Capturing High Resolution Photos

Episode #303 | 17 minutes | published on September 25, 2017 | Uses Xcode-9.0-beta6, swift-4
Subscribers Only
I got a tip from a subscriber about the method I used to capture the photo in the last episode. Since we're capturing the data using the preset we chose for processing the rectangles, we are bound to that preset when we export to an actual photo. By using AVCapturePhotoOutput, we can have much more control over the format, size, and quality of the resulting image. In addition, since we are leveraging the SDK for capturing the photo, we benefit from things like auto-flash, HDR, auto focus, and the built-in camera shutter sound. (Yay for deleting code!) The end result might not look very different on device, but if you are taking that image somewhere else to do OCR or other processing on it, a higher quality image is important.

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Setting Up

First, we'll add a property to store our photo output instance:

var photoOutput: AVCapturePhotoOutput?

Then, when we are setting up our capture session, we'll also add this output to it:

            let photoOutput = AVCapturePhotoOutput()
            self.photoOutput = photoOutput
            captureSession.addOutput(photoOutput)

Taking the Photo

Later on, when we want to take a photo, we no longer need the wantsPhoto flag. Instead, we can just tell the output to capture a photo. This requires us to tell the AVCapturePhotoOutput what pixel format we want to use (among other things).

If we don't do this we'll get a processed JPEG image, and this would need to get converted back to an uncompressed type for us to use Core Image on.

func takePhoto() {
    guard let formats = photoOutput?.supportedPhotoPixelFormatTypes(for: .tif) else { return }
    print("available pixel formats: \(formats)")
    guard let uncompressedPixelType = formats.first else {
        print("No pixel format types available")
        return
    }

    let settings = AVCapturePhotoSettings(format: [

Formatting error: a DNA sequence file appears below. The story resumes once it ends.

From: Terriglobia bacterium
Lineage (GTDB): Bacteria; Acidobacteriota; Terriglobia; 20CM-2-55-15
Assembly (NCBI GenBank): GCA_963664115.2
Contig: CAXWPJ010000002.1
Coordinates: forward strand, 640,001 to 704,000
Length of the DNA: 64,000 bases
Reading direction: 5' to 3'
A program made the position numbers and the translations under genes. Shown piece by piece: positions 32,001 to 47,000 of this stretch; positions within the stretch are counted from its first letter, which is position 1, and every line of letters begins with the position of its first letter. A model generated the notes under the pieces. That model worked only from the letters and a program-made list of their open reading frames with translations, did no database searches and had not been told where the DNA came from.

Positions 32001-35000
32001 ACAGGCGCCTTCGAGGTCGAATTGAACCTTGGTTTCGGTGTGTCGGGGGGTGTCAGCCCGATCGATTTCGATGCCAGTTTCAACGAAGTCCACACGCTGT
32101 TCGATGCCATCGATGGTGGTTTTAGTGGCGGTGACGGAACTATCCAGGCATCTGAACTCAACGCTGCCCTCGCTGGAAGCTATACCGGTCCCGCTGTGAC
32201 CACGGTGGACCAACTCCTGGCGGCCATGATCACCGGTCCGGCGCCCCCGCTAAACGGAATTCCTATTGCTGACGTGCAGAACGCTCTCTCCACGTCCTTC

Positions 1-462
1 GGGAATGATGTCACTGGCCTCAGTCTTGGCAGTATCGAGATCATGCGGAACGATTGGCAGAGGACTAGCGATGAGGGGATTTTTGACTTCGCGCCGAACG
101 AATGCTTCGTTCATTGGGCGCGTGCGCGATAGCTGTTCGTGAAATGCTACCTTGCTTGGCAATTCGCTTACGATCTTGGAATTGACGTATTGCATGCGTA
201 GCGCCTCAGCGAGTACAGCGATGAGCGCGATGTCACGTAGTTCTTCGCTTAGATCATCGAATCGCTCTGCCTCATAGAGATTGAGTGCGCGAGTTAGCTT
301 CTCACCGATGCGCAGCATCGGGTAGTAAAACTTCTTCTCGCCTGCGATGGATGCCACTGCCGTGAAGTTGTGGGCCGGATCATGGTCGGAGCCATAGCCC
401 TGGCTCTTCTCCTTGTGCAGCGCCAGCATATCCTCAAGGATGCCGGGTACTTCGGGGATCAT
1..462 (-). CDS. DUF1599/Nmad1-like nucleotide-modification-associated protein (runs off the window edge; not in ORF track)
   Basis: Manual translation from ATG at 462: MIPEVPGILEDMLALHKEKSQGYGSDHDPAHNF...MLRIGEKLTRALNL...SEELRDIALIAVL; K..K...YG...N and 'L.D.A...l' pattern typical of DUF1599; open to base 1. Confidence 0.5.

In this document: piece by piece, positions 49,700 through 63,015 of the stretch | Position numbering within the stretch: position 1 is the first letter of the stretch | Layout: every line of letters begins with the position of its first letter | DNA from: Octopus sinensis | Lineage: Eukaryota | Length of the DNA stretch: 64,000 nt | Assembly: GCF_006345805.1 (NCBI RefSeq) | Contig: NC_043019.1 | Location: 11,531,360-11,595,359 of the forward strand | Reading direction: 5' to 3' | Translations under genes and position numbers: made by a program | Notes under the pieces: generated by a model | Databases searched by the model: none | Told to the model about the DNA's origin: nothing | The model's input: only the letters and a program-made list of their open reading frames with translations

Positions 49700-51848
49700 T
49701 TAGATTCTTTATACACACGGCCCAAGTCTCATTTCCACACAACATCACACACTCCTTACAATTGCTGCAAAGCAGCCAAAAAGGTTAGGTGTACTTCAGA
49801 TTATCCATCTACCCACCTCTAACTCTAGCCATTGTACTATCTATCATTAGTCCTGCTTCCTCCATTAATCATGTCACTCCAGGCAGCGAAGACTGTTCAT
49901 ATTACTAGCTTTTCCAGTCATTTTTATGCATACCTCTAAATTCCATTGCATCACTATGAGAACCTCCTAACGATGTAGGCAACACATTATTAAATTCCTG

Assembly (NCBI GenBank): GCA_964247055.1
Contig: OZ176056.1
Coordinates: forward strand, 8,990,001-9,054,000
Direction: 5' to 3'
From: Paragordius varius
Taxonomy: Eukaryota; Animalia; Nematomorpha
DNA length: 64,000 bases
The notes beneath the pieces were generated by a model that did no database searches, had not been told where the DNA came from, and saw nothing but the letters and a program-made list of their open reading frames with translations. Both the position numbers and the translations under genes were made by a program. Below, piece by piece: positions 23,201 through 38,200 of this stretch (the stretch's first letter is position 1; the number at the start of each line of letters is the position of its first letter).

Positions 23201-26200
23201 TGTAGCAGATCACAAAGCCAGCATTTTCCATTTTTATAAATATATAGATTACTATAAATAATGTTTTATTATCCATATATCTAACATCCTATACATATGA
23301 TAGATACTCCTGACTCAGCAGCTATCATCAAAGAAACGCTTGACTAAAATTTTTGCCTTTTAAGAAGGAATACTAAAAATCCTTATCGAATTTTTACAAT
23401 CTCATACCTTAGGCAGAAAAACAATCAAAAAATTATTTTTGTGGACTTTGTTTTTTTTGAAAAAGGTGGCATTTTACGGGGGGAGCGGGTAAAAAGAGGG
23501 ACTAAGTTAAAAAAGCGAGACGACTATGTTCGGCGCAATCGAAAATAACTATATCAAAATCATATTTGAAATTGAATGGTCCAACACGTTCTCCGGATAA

kCVPixelBufferPixelFormatTypeKey as String : uncompressedPixelType
    ])
    settings.flashMode = .auto

    photoOutput?.capturePhoto(with: settings, delegate: self)
}

The formats returned by the method above are of type OSType. these are special integers that have a nifty attribute: they can be printed as text!

If you want to print out the actual 4-letter code for a given OSType, you can use this function:

    func str4 (_ n: Int) -> String {
        var s: String = String (describing: UnicodeScalar((n >> 24) & 255)!)
        s.append(String(describing: UnicodeScalar((n >> 16) & 255)!))
        s.append(String(describing: UnicodeScalar((n >> 8) & 255)!))
        s.append(String(describing: UnicodeScalar(n & 255)!))
        return s
    }

Capturing the Raw Pixels

This delegate method will be called once the photo has been taken and pixel data is available. We want to hand this data off to core image.

extension CaptureViewController : AVCapturePhotoCaptureDelegate {
    func photoOutput(_ output: AVCapturePhotoOutput,
                     didFinishProcessingPhoto photo: AVCapturePhoto,
                     error: Error?) {

        guard let rect = lastDetectedRectangle else { return }
        imageProcessingQueue.async {
            guard let pixelBuffer = photo.pixelBuffer else {
                print("No pixel buffer provided. Settings may missing pixel format")
                return
            }

            let ciimage = CIImage(cvPixelBuffer: pixelBuffer)
            if let correctedImage = self.perspectiveCorrect(ciimage, rectFeature: rect) {
                DispatchQueue.main.async {
                    self.displayImage(ciImage: correctedImage)
                }
            }
        }
    }
}

Cleaning Up

Since we're using the built-in camera features, we can delete the code that flashes the screen and plays the camera shutter sound. It's not needed anymore!

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